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This afternoon Buckingham Palace announced that Prince Philip had died aged 99 with the nation now set to enter a period of mourning.
In a statement, the Royal Family said: "His Royal Highness passed away peacefully this morning at Windsor Castle.
"Further announcements will be made in due course. The Royal Family join with people around the world in mourning his loss."
It is with deep sorrow that Her Majesty The Queen has announced the death of her beloved husband, His Royal Highness The Prince Philip, Duke of Edinburgh.
His Royal Highness passed away peacefully this morning at Windsor Castle. pic.twitter.com/XOIDQqlFPn
- The Royal Family (@RoyalFamily) April 9, 2021
With the news of his death, certain protocols will now be followed across the UK.
These plans are known as Operation Forth Bridge and will see flags lowered to half-mast, MPs will wear black arm bands, while all news readers must wear black as a sign of respect.
It's also thought there will be designated areas where members of the public can lay flowers or other tributes to the late Prince.
The Queen will now enter an official mourning period with all state affairs put on hold.
According to the Independent, this will last for eight days, but a further period of royal mourning could last another 30 days, with duties suspended.
As yet, it's not known when the funeral will be held, with a 2013 parliamentary document explaining: "The process for deciding when a state funeral should be held for a person other than the sovereign is relatively unclear, not least since it happens so rarely and at long historical intervals.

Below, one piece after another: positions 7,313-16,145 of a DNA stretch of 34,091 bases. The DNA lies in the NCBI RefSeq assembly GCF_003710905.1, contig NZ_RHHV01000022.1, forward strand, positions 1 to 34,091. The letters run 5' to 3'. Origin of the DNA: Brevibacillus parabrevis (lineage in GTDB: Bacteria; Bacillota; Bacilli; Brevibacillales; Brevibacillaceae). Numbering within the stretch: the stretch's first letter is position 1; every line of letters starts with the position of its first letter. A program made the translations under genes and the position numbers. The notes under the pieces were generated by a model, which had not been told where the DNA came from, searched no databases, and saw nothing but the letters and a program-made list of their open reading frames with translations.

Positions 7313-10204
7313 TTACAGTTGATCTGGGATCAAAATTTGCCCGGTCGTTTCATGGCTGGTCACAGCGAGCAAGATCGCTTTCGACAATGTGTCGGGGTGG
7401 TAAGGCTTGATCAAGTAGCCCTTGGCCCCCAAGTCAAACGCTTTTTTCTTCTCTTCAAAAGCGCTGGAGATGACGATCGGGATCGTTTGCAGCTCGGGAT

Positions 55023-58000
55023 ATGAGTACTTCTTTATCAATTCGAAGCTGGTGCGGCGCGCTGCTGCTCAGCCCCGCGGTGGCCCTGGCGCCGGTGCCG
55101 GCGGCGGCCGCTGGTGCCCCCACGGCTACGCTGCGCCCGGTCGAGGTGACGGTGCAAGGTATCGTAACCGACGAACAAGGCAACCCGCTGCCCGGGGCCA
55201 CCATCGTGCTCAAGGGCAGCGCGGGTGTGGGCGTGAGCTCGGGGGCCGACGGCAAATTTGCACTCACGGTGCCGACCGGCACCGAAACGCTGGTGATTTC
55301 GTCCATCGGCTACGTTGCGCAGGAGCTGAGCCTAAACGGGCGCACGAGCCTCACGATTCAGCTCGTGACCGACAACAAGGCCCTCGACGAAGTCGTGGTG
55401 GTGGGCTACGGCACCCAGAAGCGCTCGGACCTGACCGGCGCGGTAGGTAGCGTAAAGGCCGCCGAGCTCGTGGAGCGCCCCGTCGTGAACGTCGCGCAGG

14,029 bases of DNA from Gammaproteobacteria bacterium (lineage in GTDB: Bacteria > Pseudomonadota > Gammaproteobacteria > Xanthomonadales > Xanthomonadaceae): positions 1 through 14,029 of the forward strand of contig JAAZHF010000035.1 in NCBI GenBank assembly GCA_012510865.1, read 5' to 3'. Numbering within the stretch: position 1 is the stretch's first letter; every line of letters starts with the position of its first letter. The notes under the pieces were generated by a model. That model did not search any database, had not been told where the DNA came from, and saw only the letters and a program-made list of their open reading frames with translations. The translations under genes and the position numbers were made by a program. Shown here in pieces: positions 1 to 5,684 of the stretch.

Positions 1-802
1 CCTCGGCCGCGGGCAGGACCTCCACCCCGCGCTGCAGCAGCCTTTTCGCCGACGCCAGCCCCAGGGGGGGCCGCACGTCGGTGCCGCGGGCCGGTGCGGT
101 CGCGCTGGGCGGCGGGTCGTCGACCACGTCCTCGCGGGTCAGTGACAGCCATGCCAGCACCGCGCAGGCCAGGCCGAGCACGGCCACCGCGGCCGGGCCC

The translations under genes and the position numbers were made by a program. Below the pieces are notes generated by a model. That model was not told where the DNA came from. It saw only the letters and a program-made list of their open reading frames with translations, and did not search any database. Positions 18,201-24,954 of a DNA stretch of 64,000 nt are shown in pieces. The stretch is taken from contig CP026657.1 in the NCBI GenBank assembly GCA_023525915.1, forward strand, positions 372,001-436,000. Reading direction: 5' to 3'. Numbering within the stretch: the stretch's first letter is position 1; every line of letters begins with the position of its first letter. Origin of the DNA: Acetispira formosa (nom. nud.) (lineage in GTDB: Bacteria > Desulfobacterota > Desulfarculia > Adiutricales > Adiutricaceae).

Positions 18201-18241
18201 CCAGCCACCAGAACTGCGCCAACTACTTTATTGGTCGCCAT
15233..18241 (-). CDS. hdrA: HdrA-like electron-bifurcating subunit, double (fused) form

"There is no official process set out in public."
As the Queen's husband, the Duke of Edinburgh is entitled to a state funeral, however, he is reported to have previously said he wanted a more understated affair and hoped to be laid to rest at Frogmore Gardens.
Prime Minister Boris Johnson has paid tribute to the Duke of Edinburgh, saying: "It was with great sadness that a short time ago I received word from Buckingham Palace that His Royal Highness the Duke of Edinburgh has passed away at the age of 99.
"Prince Philip earned the affection of generations here in the United Kingdom, across the Commonwealth and around the world.
"He was the longest serving consort in history, one of the last surviving people in this country to have served in the second world war at Cape Matapan, where he was mentioned in despatches for bravery and in the invasion of Sicily, where he saved his ship by his quick thinking and from that conflict he took an ethic of service that he applied throughout the unprecedented changes of the post war era.
"Like the expert carriage driver that he was he helped to steer the royal family and the monarchy so that it remains an institution indisputably vital to the balance and happiness of our national life.
"He was an environmentalist, and a champion of the natural world long before it was fashionable.
"With his Duke of Edinburgh awards scheme he shaped and inspired the lives of countless young people and at literally tens of thousands of events he fostered their hopes and encouraged their ambitions.
"We remember the Duke for all of this and above all for his steadfast support for Her Majesty the Queen.
"Not just as her consort, by her side every day of her reign, but as her husband, her 'strength and stay', of more than 70 years. And it is to Her Majesty, and her family, that our nation's thoughts must turn today.
"Because they have lost not just a much-loved and highly respected public figure, but a devoted husband and a proud and loving father, grandfather and, in recent years, great-grandfather.
"Speaking on their golden wedding anniversary, Her Majesty said that our country owed her husband 'a greater debt than he would ever claim or we shall ever know' and I am sure that estimate is correct.
"So we mourn today with Her Majesty The Queen we offer our condolences to her and to all her family and we give thanks, as a nation and a Kingdom, for the extraordinary life and work of Prince Philip, Duke of Edinburgh."
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